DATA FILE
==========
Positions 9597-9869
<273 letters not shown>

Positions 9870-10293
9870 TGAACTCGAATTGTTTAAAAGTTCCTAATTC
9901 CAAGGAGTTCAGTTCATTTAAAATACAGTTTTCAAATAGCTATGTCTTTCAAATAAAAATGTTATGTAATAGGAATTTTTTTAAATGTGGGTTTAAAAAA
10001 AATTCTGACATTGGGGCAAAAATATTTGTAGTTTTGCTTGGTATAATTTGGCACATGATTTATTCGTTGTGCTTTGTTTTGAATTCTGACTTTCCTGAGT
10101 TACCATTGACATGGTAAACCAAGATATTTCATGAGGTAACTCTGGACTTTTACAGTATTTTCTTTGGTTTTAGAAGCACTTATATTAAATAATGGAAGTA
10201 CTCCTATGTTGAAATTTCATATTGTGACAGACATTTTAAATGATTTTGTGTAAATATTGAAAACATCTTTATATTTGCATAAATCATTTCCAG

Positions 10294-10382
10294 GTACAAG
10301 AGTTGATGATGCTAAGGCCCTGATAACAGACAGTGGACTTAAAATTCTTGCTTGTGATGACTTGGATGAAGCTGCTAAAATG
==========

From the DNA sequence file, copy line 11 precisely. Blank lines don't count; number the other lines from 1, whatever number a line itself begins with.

10301 AGTTGATGATGCTAAGGCCCTGATAACAGACAGTGGACTTAAAATTCTTGCTTGTGATGACTTGGATGAAGCTGCTAAAATG